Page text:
Professor Feather Ives is an adjunct in the Biosciences Department and the Histotechnician (HT) Program Director. As such she is in charge of maintaining HT program accreditation and also of placing, preparing and supporting students in their clinical rotations and of certifying students for the ASCP National Board Exams. She is an alumna of the Microscopy and Histotechnician Programs. She is currently working on a Master of Public Health. Her public health foci range from the health outcomes for non-4-year-degree holding students who complete career education programs; basic needs security for all; Health-in-All-Policies; re-entry success for prisoners; and improving healthcare delivery for underserved and vulnerable populations. She is a 2020-2021 recipient of the American Association of University Women Career Grant to support her work implementing a food security resources program for The Richmond Promise which provides support and scholarships to college students who are from her hometown of Richmond, CA. She is also a recipient of the Trudy Larson Public Health Scholarship for her work as a board member with Charlotte Maxwell Clinic, which provides integrative cancer care to women with cancer living at or below the poverty line. She also has a sweet and stubborn 5-year-old daughter. You can visit her full bio on LinkedIn.
Gisele Giorgi, Ph.D.
Gisele Giorgi is the co-founder of the department, chief instructor and inventor of the courses for MMP, and the Director of the department. She is a cell biologist who obtained a Ph.D from the Department of Molecular and Cell Biology at U.C. Berkeley, then did a post-doctoral fellowship at Lawrence Berkeley Labs. She has a B.S. in Biology from Georgetown University and then worked in Carl Wu’s lab at the National Institutes of Health for several years. She has also done projects at a few biotech companies including Genentech. She has performed research in collective cell migration, wound healing, tight junction formation, nuclear actin, cystic fibrosis, the pH of the TGN, and co-cloned Human Heat shock factor 1. She grew up in Italy, is bi-cultural, and draws on her educational experiences there for much of her approach to education. She also had jobs working or volunteering on Capital Hill for Ted Kennedy, at the Smithsonian Naturalist Center, for Jesse Jackson and other presidential campaigns, for Greenpeace, Peace Action and US Pirg, and as a social worker at a womyn’s transitional housing facility in Minneapolis. She comes from a family of lawyers, artists and teachers: she met her first scientist in College. She had a hard time picking a career, but ultimately fell in love with biology and research. Science is full of awe, the work is creative, fun, joyful, puzzle solving, always changing, full of new discoveries, and endlessly fascinating. The outcomes can be tremendously powerful and deeply serve the planet. Plus, in science you get to use your hands and head both! Her Dad was a phenomenal teacher, so, as any good rebel, she was determined to never be a teacher. She fell into teaching almost accidentally (she needed it to get a research job and also to get healthcare!) and, go figure, loves it. She wholeheartedly believes in the open access mission of Community Colleges. Education is the most powerful way to subvert injustice in this country. She is passionate about providing career options, sharing the joy of science, increasing diversity and inclusion in science, helping each student find their path and grow in confidence, adding beauty and knowledge to the world. Plus, we gotta solve climate catastrophe! Now! As a teacher she is known for her enthusiasm, warmth, creativity, goofy/memorable metaphors, occasional dancing, for helping students find their path, and develop their potential and confidence, and for caring deeply about each and every student.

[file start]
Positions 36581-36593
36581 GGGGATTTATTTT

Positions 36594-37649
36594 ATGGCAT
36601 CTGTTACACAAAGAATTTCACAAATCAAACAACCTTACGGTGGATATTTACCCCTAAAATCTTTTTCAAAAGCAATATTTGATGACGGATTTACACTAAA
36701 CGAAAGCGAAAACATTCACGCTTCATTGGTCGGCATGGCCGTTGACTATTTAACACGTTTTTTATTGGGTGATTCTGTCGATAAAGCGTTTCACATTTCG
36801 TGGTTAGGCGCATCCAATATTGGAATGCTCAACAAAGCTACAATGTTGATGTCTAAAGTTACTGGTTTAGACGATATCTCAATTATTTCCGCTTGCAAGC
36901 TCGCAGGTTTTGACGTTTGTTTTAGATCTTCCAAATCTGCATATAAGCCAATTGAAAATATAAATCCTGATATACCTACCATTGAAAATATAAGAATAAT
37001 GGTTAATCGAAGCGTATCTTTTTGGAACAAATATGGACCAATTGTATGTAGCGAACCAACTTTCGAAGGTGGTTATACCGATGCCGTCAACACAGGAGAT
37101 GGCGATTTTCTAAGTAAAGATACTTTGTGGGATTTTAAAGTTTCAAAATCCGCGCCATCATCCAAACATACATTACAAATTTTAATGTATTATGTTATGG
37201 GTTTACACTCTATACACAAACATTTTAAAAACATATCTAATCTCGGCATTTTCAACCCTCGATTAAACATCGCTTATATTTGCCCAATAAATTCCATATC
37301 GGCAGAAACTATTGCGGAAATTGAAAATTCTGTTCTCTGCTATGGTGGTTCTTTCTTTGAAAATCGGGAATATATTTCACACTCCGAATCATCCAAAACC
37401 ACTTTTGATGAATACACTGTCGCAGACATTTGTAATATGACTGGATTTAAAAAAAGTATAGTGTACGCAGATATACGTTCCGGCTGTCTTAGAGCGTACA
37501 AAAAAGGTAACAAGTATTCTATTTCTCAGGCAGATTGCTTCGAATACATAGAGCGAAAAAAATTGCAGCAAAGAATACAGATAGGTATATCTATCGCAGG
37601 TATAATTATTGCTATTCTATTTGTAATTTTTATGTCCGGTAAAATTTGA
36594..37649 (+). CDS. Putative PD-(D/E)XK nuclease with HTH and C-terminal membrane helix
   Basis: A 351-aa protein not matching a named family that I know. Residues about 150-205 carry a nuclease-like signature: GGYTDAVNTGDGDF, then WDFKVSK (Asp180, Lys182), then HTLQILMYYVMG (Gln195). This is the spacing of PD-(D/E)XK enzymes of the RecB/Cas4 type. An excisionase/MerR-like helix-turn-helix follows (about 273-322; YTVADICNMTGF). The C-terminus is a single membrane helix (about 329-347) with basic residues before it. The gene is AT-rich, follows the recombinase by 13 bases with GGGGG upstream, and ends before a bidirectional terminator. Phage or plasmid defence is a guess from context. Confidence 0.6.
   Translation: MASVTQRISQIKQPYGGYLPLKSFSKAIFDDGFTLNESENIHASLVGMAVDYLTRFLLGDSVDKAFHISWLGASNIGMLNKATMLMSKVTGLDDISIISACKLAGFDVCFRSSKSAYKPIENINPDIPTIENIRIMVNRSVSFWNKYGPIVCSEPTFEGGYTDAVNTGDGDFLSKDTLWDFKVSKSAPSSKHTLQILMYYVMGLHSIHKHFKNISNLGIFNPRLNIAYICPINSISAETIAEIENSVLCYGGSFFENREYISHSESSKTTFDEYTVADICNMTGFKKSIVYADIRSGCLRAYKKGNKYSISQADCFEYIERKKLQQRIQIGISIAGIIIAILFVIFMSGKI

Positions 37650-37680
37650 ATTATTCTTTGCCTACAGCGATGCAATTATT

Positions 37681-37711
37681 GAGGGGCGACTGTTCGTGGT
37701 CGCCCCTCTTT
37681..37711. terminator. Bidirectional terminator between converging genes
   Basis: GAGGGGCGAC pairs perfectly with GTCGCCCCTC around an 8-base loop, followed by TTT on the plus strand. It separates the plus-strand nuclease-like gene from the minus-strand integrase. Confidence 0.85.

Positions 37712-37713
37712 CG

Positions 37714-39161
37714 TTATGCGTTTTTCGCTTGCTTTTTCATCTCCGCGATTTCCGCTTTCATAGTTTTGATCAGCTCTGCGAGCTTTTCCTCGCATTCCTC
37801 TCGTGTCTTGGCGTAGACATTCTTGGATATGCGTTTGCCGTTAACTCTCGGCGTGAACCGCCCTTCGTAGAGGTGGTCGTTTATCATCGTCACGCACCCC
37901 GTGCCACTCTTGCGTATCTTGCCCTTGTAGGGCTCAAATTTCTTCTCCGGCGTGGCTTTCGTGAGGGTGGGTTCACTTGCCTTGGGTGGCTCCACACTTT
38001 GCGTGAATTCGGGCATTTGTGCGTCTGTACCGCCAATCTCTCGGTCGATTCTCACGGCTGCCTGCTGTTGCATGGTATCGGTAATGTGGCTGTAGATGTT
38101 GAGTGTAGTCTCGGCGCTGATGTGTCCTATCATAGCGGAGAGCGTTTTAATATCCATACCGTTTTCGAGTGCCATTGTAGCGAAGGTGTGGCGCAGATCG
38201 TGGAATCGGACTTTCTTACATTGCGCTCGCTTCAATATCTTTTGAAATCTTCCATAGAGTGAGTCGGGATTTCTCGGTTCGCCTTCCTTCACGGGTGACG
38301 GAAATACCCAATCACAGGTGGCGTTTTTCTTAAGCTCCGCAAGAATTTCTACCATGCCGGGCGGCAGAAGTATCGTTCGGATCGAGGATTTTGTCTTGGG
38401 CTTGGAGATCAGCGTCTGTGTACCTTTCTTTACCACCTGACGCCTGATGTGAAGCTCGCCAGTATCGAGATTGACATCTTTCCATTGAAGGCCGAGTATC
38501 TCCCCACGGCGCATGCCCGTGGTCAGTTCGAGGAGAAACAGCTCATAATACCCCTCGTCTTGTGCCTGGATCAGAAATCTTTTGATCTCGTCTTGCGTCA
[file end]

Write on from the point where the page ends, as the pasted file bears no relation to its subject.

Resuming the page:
Professor Shirley Pan, Ed.D.
Professor Shirley Pan, Ed.D., is a very accomplished, experienced and highly regarded Histotech and Cytologist. She has 2 decades of experience in the field, a degree in cytology and has managed large clinical labs and currently runs six histotech labs for Dignity Health. She is passionate about developing the next generation of histotechs, she deeply loves the clinical work she does which is vital to saving lives, and she is committed to our wonderful, diverse, talented students. As an instructor she is known for her tireless attention to each student and each detail of the class and labs, her clarity, organization, fairness, her depth of both practical and theoretical knowledge in her fields, her instinctive guidance of each student in the class and in their career journeys. She has served as the education coordinator of the Histotech Program and is the former Histotechnician program director.
Professor Theresa Halula
Professor Theresa Halula is an experienced mycologist, landscape architect and permaculture expert, who also teaches fungal cultivation at Merritt in addition to Microscopy and Genomics courses. She has a BFA in fine arts, decades of experience in project management at Oracle, experience with a wide variety of community based organizations, including ones that address climate change, social justice, and geriatric issues. She is an active participant on some exciting citizen science projects at Counter Culture labs, a graduate of the Merritt Microscopy Program, and an officer of the San Francisco Microscopy Society. She is passionate about combatting climate change, economic injustice, and innovative inclusive approaches to science. As an instructor she is known for her warmth, her sense of joy and delight in the wonders of science, her broad knowledge of a multitude of fields, her commitment to student success, and her enthusiasm for teaching.